On December 19th, 1955 the Sudanese parliament voted for a declaration of independence. Sudan was officially recognized as an independent state on January 1, 1956. Why was it that missionaries were heading to Sudan during this time? There are several factors that lead to these Sudanese missions. To explore questions of why requires exploration of the first Sudanese civil war. The first Sudanese civil war went from 1955 to 1972. Sudan, though not legally, has split itself into northern and southern Sudan. This split is distinct in that the Northern Sudanese people are mostly Muslim. While the Southern Sudanese people contains a number of Christians. Many even practiced a mix of Islam, Christianity, and the passed down religion of their ancestors in private[4]. Found after the British “reclaiming” Sudan in 1898 is an influx of Christianity within the country. This is due to Britain supporting Christianity. Thus, the missionaries who found themselves in Sudan had privileges that came with British support.  During the civil war missionaries took the side of the southern resistance. This lead to the Northern Sudanese censuring Christian missionaries. 

            British colonizers were in the north meaning education, healthcare, and government were also in the north. Britain had left the power to the Northern Sudanese, whose social and economic development flourished while the Southern Sudanese did not. The Northern Sudanese people found themselves in charge over their Southern counterparts. Britain left the Southern Sudanese people without resources, poor, and relatively uneducated[5]. Assigned to Christian Missionaries was the job to give what little education and medicine that they had to the Southern Sudanese.  The officials sought to shield the Southern Sudanese from the spread of Islam which served to be damaging when educating them because they were then seen as gullible.[6]  The problem created with the Northern Sudanese people having power was that the Northern Sudanese discriminated against their Christian counterparts in the South. The north having power over the south has happened before and is the cause of the Sudanese people not seeing each other as the same. There was a very large slave-trade that was common until the end of the nineteenth century where even after Sudanese independence in 1956, the north called southerners 'abid which means slave.[7] There were the Arabs mostly in Northern Sudan who followed Islam, and the tribes in Southern Sudan who followed different religions including Christianity. The Christian missionaries influenced the tribes largely found within southern Sudan. When missionaries had attempted to convert Muslims in the north, they were unsuccessful.[8] Therefore, when Sudan became independent, and the Southern Sudanese people were in poverty, missionaries arrived to help ease the pain of the Southern Sudanese people. The Sudanese civil war resulted in over 500,000 casualties. Sudan was an obvious choice for relief groups to flock to due to the injustice that was being experienced by the Southern Sudanese people. As well as the fact that a percentage of these people were converted Christians. Discrimination against the Southern Sudanese happened because they were Christian. Understanding this as true arrives from understanding the Islamic regime during the time. The Islamic regime in northern Sudan was shutting out other religious identities, as Islam had greater influence and generated political ideologies with Islamist ideas. Khalid Duran, a specialist in the history, sociology and politics of Islam, wrote, "the way out of this predicament [Northern Sudanese people being condescending towards the Southern Sudanese] might be conversion to Islam...this is discrimination and religious coercion."[9] So, as the Christian missionaries attempted to convert Christians and stop the spread of Islam into southern Sudan, the northern counterparts attempted to weaken Christian missionaries and spread Islam.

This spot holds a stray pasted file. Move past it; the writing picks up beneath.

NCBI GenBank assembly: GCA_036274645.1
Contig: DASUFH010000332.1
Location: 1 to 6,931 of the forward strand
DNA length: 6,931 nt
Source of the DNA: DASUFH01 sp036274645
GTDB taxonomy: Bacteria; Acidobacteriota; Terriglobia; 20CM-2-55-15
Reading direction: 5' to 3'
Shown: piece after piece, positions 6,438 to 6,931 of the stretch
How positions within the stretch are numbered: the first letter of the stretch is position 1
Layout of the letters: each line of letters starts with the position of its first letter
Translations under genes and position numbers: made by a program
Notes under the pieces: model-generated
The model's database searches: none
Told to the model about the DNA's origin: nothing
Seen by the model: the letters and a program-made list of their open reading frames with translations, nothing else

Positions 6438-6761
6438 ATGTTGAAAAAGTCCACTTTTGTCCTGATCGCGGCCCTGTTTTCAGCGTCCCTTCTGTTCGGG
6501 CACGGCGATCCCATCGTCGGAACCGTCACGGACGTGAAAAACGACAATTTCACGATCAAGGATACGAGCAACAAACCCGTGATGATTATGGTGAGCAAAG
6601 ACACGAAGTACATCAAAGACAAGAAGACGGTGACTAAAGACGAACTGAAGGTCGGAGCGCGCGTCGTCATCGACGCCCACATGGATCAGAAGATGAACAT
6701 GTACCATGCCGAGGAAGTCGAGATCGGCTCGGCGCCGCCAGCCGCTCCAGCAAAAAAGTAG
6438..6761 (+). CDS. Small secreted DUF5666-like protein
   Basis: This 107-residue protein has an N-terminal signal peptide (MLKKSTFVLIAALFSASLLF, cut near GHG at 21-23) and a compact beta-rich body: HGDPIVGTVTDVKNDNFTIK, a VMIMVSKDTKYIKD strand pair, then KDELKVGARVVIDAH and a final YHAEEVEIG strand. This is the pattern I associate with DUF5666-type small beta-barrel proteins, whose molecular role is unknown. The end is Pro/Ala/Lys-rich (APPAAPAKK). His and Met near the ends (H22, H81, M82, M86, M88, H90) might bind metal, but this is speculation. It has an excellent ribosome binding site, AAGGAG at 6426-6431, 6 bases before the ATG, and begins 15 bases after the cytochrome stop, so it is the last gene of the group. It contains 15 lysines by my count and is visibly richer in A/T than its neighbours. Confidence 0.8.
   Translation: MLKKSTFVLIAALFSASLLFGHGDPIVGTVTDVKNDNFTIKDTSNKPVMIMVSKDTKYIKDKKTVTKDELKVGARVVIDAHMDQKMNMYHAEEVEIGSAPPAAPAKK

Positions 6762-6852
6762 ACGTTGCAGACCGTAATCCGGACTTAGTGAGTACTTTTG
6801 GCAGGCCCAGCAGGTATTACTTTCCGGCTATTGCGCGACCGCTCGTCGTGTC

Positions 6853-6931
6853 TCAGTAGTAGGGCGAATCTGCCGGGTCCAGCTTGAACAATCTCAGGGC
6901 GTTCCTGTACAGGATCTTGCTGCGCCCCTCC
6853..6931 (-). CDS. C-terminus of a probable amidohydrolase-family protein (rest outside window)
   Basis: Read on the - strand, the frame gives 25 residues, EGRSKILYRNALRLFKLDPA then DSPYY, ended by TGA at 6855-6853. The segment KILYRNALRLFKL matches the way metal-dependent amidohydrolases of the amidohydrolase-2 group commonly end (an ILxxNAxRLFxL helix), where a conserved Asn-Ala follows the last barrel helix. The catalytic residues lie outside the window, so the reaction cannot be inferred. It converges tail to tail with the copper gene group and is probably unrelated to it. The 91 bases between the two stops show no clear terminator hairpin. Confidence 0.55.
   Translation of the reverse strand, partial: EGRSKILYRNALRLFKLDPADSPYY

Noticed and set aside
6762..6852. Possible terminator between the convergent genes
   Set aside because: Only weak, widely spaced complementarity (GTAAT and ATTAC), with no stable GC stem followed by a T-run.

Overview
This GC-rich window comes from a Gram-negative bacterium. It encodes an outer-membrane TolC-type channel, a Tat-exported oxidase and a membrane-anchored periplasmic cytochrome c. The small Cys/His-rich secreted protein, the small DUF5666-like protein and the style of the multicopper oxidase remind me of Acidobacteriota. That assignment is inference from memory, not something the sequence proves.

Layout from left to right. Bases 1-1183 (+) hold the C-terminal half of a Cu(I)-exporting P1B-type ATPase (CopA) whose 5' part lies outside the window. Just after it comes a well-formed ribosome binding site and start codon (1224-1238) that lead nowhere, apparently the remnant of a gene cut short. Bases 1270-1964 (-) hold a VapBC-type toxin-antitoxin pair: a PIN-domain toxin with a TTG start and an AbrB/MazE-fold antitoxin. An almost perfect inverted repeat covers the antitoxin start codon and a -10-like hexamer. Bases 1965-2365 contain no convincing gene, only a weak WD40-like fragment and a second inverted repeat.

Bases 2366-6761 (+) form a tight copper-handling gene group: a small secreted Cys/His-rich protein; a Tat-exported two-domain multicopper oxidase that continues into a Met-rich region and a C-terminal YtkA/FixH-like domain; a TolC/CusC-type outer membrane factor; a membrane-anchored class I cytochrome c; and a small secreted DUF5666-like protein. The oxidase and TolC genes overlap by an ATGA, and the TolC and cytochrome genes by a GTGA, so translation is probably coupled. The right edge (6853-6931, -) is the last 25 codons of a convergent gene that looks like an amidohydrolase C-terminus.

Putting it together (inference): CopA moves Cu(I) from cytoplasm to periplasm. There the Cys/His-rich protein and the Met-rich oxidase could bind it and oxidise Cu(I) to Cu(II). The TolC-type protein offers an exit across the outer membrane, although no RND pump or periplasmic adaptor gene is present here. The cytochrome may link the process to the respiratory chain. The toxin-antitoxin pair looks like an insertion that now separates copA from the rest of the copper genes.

The Women’s Missionary Federation funded the Sudan Advance Mission for two years through fundraising. The missionaries sent to Sudan had specific purposes when sent from WMF, “This money is to be used for a hospital in the Sudan, a doctors’ and nurses’ residence, at least four chapels and for temporary buildings at new stations.”[10] The building of these things meant that there was manual labor for both the missionaries and the villagers. The chapels and hospitals they built could have use for different purposes. Worship, health care, and even education.  For example, one hospital was the space provided to train thirty native men in medical care. After their training, the government would pay the men's salary.[11] The Women’s Missionary Federation was not the only group in Sudan or surrounding areas of Africa. Another was the Augustana Synod. The Augustana Synod was another group that sent missionaries around the world, their first to Africa was around the 1920’s to what they had called the French Soudan, modern day Mali.[12] These missionaries alike to the ones from the Women’s Missionary Federation felt it was their duty to travel and spread the word of the Lord. Though one tactic that they used was to paint the African people as though they lived in a barbaric society. Thus, those at home would believe that the people needed the Christian missionaries to save them.[13] This tactic, can be explained through the White Savior Industrial Complex, meaning that missionaries were providing further justification for being in Africa. Arguably, the white savior complex means that white development practitioners overstated their own relevance when it came to community development.[14] The White Savior Complex relies on the creation black victims to build the complex, and destroy African self-worth, and dignity.[15] Found in a Woman’s Missionary Society book is an example of the White Savior Complex while in Africa, “The Africans knew nothing of education until it was introduced by Christian missionaries...exclusively the result of missionary effort.”[16] The assumption here that was created by the author is that because there was not education in the same form as education is in the west there was no education at all. The reason that this works is due to it making people feel as though they are the reason they are making positive impacts. The easiest solution to feel as though they had good morals was to donate money for missions. This is counteractive, give a man a fish and he will eat for a day, teach a man to fish and he will eat for a lifetime. Meaning, there was an unnecessary reliance on missionaries and non-governmental organisations (NGO's). The problem created with this reliance is that then these services become an integral part of the system, and official agencies expected NGOs to substitute for state welfare programs.[17] "Economic growth, the aim of everyone involved, has indeed occurred--but far from bringing the 'good life', it has only increased inequalities and marginalization. "[18] Thus, the missionaries and NGOs were successful in attempting to stimulate the economy among many things, but without addressing the systemic root causes of the problems leads to the creation of more inequalities. Training the men in the medical field is productive because it means even without the missionaries they will be able to survive. What is not productive is only doing charity work, the work needs to go deeper than charity. Community development in the form of advocacy is productive because it addresses places of power and privilege to transform systemic root causes of inequality and injustice into equality and justice. Advocacy means seeking to change the system, not only the situation.[19]